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Musings on Corporate Retained Earnings

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Musings on Corporate Retained Earnings

On July 27, NHK’s “Close-up Gendai” aired a special titled “360 Trillion Yen! Who Does the Company’s Money Belong To? The Battle Over Retained Earnings”.

In light of the recent trend towards “constructive dialog” based on corporate governance reform and introduction of the stewardship code, I had been looking forward to a fascinating program, but unfortunately my impression was that the program was based on the intention to put on a formerly well-known activist investor and highlight confrontation. It seemed somewhat unreasonable to me to try to cram such an epic theme into 30 minutes. To push back further against this confrontation-based approach would not lead to any constructive resolution of the matter, so we’ll take advantage (?) of this good opportunity and briefly explain what we are thinking about this situation. First, the stance we take on the question of who retained earnings belongs to is that it belongs to the shareholdersi.

The reason is that corporations belong to the shareholders. We can view publicly traded companies as belonging to society, which in a broad sense is undeniable. Yet it is the shareholders who pay their own money and stay closes to the company, providing support within our society. If, for whatever reason, no-one wanted to buy the company’s shares, its stock price would drop to something near zero. A stock price near zero would lead to a crisis of confidence and threaten the company’s ongoing existence. Concerning the question of to what extent retained earnings should be returned to shareholders, we need a non-emotional, balanced discussion, based on economic principles, not some black-and-white argument about this is the Western way or that is the Japanese way, or this is right or that is wrong (the program does not seem to have addressed it, but there were some indications that Mr. Murakami tried to have such kind of discussion). We think the important issues can be boiled down to the following two.

① How much retained earnings is appropriate to really be ‘retained’?
② What kinds of shareholders do you want to attract?

On the first topic, how much retained earnings is appropriate, of course companies require working capital and retained earnings would fund them. The question is how many years’ worth of working capital would companies require preventing a lack of confidence as an ongoing concern— two years’ worth, or even ten years’ worth (depending on the stability of earnings, of course)? There should not be any problem if the reasoning is made explicit and is convincing to the shareholders. In addition, of course funds are required for things like capital investment, acquisitions, and strategic joint ventures, and rather than depending on banks in a pinch, the natural approach is to want to as much freedom as possible to make your own decisions, which is one important reason that retained earnings are needed. Another idea, as the program indicated, is of course doling it out as an increase in salaries and wages.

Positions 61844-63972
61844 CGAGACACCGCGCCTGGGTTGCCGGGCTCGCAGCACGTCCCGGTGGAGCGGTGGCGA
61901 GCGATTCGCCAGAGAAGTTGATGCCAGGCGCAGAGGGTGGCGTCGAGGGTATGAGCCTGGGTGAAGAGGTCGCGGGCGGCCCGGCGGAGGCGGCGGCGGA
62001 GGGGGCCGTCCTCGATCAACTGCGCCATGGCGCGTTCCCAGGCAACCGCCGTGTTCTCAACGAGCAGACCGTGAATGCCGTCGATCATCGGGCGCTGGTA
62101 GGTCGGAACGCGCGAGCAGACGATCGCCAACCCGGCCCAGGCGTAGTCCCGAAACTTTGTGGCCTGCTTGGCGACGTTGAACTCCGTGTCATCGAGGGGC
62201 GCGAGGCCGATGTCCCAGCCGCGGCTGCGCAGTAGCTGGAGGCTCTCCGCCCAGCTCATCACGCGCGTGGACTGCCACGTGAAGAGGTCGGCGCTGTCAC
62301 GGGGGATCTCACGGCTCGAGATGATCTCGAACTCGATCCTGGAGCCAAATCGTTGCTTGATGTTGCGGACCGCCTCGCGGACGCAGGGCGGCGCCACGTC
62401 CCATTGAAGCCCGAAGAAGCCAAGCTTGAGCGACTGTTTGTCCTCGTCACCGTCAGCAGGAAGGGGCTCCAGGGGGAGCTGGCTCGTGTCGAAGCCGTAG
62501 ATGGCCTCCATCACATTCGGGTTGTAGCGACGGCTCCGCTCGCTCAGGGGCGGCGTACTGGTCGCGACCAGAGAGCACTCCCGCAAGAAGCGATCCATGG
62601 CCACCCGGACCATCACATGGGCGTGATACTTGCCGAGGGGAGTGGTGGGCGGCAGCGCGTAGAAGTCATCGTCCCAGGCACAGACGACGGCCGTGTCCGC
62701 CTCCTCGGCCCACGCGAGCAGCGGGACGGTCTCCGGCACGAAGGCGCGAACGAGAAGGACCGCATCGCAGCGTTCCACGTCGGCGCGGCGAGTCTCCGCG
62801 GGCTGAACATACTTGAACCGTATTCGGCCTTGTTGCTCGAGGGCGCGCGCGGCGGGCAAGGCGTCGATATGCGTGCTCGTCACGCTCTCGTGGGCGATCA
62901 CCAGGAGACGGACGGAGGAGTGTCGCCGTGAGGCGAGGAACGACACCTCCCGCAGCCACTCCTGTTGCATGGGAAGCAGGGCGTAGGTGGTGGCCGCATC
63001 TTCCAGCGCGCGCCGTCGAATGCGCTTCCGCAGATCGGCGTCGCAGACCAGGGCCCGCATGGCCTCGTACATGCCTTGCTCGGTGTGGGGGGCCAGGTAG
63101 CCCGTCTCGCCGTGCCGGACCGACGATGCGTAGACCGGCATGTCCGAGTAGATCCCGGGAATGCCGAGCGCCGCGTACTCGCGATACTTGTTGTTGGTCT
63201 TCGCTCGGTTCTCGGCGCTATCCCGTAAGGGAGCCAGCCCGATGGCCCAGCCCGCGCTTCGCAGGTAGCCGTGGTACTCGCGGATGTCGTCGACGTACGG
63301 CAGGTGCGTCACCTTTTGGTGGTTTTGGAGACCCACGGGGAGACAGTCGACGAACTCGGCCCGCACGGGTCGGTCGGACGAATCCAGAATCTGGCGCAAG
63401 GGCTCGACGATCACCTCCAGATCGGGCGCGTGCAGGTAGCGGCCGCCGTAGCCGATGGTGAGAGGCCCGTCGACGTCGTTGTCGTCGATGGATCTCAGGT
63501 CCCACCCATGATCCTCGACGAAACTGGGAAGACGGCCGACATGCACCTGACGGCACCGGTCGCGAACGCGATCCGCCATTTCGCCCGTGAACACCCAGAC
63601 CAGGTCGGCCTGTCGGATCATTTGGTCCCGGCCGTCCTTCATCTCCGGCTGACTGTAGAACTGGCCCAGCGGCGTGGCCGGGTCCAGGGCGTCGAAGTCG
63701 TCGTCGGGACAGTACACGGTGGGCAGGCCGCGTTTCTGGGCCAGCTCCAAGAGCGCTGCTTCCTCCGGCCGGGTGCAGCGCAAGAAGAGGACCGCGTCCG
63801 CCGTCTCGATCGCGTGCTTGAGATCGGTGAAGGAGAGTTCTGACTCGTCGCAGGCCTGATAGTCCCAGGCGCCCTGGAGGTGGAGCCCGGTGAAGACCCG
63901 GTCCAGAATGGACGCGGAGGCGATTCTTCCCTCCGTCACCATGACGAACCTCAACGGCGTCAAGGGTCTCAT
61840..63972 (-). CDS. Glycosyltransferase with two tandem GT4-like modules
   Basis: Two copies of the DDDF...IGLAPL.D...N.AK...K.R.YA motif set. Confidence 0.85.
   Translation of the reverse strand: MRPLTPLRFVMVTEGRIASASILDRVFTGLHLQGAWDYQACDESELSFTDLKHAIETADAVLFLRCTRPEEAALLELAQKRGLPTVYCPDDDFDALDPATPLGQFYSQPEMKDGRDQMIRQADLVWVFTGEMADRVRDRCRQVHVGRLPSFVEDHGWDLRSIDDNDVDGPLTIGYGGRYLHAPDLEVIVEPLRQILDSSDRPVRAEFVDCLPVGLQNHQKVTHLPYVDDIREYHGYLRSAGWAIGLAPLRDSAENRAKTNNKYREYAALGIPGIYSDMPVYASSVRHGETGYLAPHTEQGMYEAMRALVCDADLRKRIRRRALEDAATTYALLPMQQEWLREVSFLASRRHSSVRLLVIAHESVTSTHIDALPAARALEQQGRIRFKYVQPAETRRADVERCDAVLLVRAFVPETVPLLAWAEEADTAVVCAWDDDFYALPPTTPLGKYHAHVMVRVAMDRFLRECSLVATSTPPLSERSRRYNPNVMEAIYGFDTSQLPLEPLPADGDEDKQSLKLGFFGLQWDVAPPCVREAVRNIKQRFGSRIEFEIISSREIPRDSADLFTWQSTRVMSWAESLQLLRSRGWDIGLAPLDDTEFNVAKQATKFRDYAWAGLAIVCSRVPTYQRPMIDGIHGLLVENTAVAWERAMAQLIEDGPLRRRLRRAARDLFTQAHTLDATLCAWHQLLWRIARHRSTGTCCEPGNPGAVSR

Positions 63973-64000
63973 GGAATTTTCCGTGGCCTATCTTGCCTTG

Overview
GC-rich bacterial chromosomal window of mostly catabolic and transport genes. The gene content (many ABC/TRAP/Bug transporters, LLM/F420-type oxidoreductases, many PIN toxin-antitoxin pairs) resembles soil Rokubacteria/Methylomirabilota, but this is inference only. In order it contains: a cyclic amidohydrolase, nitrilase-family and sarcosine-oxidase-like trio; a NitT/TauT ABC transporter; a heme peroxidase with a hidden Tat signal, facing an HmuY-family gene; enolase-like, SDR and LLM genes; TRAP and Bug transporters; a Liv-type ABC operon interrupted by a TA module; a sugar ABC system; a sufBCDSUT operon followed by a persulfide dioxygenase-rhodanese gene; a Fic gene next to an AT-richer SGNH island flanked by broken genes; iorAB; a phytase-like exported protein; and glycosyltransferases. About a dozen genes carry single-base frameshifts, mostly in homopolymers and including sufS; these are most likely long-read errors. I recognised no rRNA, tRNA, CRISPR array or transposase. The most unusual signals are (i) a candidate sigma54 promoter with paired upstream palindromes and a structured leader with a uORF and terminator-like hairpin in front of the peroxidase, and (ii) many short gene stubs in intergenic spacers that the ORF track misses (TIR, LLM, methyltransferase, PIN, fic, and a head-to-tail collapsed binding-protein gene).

In light of all these variables, we see no problem in management explaining things openly to shareholders, and appealing to shareholders who will understand this and will stick around giving their long-term support. Of course shareholders who are unconvinced may sell their holdings, or make their voices heard, but that is the fate of a public company, and the most important part of constructive dialog. For example, a company with ample, stable cash flows continuing to pile up retained earnings on its balance sheet, with no logical explanation or feasible long-term strategy, brings on itself an increased risk of long-term impacts such as a stagnant stock price and changes in the makeup of the shareholders (with more opportunistic and/or noisy shareholders), not a desirable set of circumstances for management.

Second, on the topic of what kinds of shareholders the company wants to attract, although it may be repetitive as to the discussion made above, it goes without saying that a public company is free to have a “long-term IR strategy” of what kinds of shareholders it wants to be interested in it, even under the axiom that a public company cannot deliberately choose its shareholders, and we think this is an important perspective. Most of the companies we invest take this view, so although their short term performance may significantly fluctuate as much as many others, when the stock price drops the shareholders (who quietly follow the name) generally view it as a buying opportunity and take actions – which works to support the share prices.